Mar 15, 2011
Tuesday, March 15, 2011
An old friend who married my cousin is linked up with me on facebook. Actually, I am linked up with quite a few people there. She recently placed a few old pictures of my brothers and her up on her page. After I commented on them, she stopped by last week and shared some of the old school annuals that she had after finding out that I did not have them. She left them with me to pick back up this week and I spent some time looking at them.
I marveled at my size. In my early high school years, I was very small. Standing less than 5 feet, I was nicknamed Pixie. I poured through the pages and many of the memories of the time flooded back into my mind. I saw where I excelled in speech and drama and remembered how later on in my high school years, I left both of those behind as I struggled for......acceptance.
While absorbing the pictures, two faces stuck out. Probably because they were so popular and easily made it in front of the cameras. I believe they both were considered the most popular in their respective senior classes. Their confidence still showed in the smirks on their faces. I remember my sometimes disappointment that I could not garner some of the respect that they had been honored with.
Now, forty years later, I know of both of these men and the lives that they have lived. One of them has the same or similar bold attitude that he had back then. Except now, others see right through it and his respect has long gone. I ran into him at a recent reunion and marveled as I watched him try and be that same person while others seemed to smile as he attempted to gain our respect that he had lost.
The other man changed after going to Vietnam. Upon his return, his whole attitude on life changed and he threw away all of his old reminders of his youth and chose to live a rough life. So harsh was his life that when I saw him a few years back, I did not recognize him as he looked 20 years older. He lost many of his friends and now lives in a bus at the end of some road.
There are others but these two men garnered much of my attention as at one time in my life, I envied them and wanted to be like them. So much so that in my later high school years, I left behind my speech and drama, still searching for that.......love and respect.
Yesterday, I sat with a group of my fellow vets who are working to prepare for the sending off of our old friend, Phil. As one of them passed out the proposed list of events and speakers at the funeral, I realized something. I was the only speaker there who was not a Marine. As I looked around the table, I made another observation, I was only two of ten who were not and the other was invited by me.
As those thoughts invaded my mind, the last Marine walked in the room. He handed me a folded brown paper bag. At first, I wondered what it meant but soon fell back on a one of my last conversations with Phil. He told me that he wanted me to have his two Hawaiian shirts. He had given instructions on how he wanted them washed, folded, and presented to me in a folded brown paper bag. This was my official presentation.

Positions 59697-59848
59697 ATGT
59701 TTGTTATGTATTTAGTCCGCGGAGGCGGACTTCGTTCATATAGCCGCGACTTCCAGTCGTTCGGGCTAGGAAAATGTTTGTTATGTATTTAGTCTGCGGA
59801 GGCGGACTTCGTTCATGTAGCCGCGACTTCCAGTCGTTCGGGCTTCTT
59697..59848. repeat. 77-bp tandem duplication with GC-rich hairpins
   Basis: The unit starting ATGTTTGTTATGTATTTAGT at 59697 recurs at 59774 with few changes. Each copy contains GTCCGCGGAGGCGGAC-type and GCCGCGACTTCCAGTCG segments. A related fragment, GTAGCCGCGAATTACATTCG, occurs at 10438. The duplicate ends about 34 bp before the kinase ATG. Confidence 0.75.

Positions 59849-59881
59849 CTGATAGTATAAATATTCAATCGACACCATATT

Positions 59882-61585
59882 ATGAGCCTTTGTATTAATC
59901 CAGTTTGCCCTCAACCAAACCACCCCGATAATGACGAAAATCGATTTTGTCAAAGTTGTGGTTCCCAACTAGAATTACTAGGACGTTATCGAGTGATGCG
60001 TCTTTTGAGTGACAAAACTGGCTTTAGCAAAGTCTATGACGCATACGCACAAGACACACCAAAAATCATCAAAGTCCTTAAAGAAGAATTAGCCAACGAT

I gasped as I realized it and the smile of the man giving it to me met with mine. The others on the table stopped talking and stared, one of them asking what the significance of the bag was . My presenter told them that it was a present from Phil and I opened up the bag and showed them with tears welling up in my eyes, two freshly washed and folded shirts.
Last night as we prepared to play poker, Zin and I talked of the morning meeting and the shirts. I told him how I am not sure when I will be able to wear them. I know that when I drape one over my shoulders and button it up, I will always see the smiling face of my friend. I thought of wearing one at his service but opted not to as we all want it to be a respectful time and I will wear a pressed white or black military shirt.
I told Zin something that had weighed on my mind during the day that being the fact that I was the only non-Marine speaking that day. Zin looked me in the eye and told me, "It is because he loved and respected you, Lyle. Hell, we all do.".
My mind wondered a bit as we talked and others joined our conversation that soon turned towards poker and other things. I thought of Bill and Bob and my struggle for acceptance way back then.
I pondered on just the past couple of weeks and the many times that people had shook my hand and thanked me for what I do. What I do? Sometimes I struggle with my response as while I am taken and deeply affected by it, I don't see it as any thing that big......I am just being me.
In many ways, I am still that same little boy that I observed on those pages printed over 40 years ago but it took a lifetime to learn one of life's biggest lessons. Don't try and be what you are not. Just be you and accept who you are. Not all will love you...not all will respect you....but you will be much more content.
I have a great life. I am married to a beautiful wife. I have many friends who I see sometimes daily. And I am truly and deeply thankful for all of it.